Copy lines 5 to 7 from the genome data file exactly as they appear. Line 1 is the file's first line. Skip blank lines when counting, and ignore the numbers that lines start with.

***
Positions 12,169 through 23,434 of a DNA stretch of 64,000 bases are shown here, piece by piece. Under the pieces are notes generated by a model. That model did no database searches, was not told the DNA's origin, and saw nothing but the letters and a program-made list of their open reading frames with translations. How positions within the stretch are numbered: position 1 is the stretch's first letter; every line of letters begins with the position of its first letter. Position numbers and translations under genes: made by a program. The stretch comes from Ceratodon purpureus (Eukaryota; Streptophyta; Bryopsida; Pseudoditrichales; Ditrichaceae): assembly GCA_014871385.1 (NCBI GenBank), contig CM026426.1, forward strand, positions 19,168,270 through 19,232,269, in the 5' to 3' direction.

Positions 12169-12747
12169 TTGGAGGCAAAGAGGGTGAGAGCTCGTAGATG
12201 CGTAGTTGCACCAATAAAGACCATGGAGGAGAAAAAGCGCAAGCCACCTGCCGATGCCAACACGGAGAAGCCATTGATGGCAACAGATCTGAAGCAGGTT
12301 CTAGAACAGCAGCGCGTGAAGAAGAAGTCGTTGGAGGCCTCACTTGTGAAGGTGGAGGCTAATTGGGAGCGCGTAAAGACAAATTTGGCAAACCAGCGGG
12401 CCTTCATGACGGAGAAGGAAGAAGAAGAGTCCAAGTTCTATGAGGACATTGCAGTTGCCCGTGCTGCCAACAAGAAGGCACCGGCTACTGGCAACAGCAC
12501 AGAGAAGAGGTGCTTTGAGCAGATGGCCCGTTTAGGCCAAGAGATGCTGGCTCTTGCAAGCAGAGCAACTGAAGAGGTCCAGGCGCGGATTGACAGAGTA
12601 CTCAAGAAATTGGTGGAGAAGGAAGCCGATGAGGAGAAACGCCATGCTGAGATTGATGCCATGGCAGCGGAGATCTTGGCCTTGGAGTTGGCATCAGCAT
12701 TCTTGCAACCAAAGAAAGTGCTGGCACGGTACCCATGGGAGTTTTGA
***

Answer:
12301 CTAGAACAGCAGCGCGTGAAGAAGAAGTCGTTGGAGGCCTCACTTGTGAAGGTGGAGGCTAATTGGGAGCGCGTAAAGACAAATTTGGCAAACCAGCGGG
12401 CCTTCATGACGGAGAAGGAAGAAGAAGAGTCCAAGTTCTATGAGGACATTGCAGTTGCCCGTGCTGCCAACAAGAAGGCACCGGCTACTGGCAACAGCAC
12501 AGAGAAGAGGTGCTTTGAGCAGATGGCCCGTTTAGGCCAAGAGATGCTGGCTCTTGCAAGCAGAGCAACTGAAGAGGTCCAGGCGCGGATTGACAGAGTA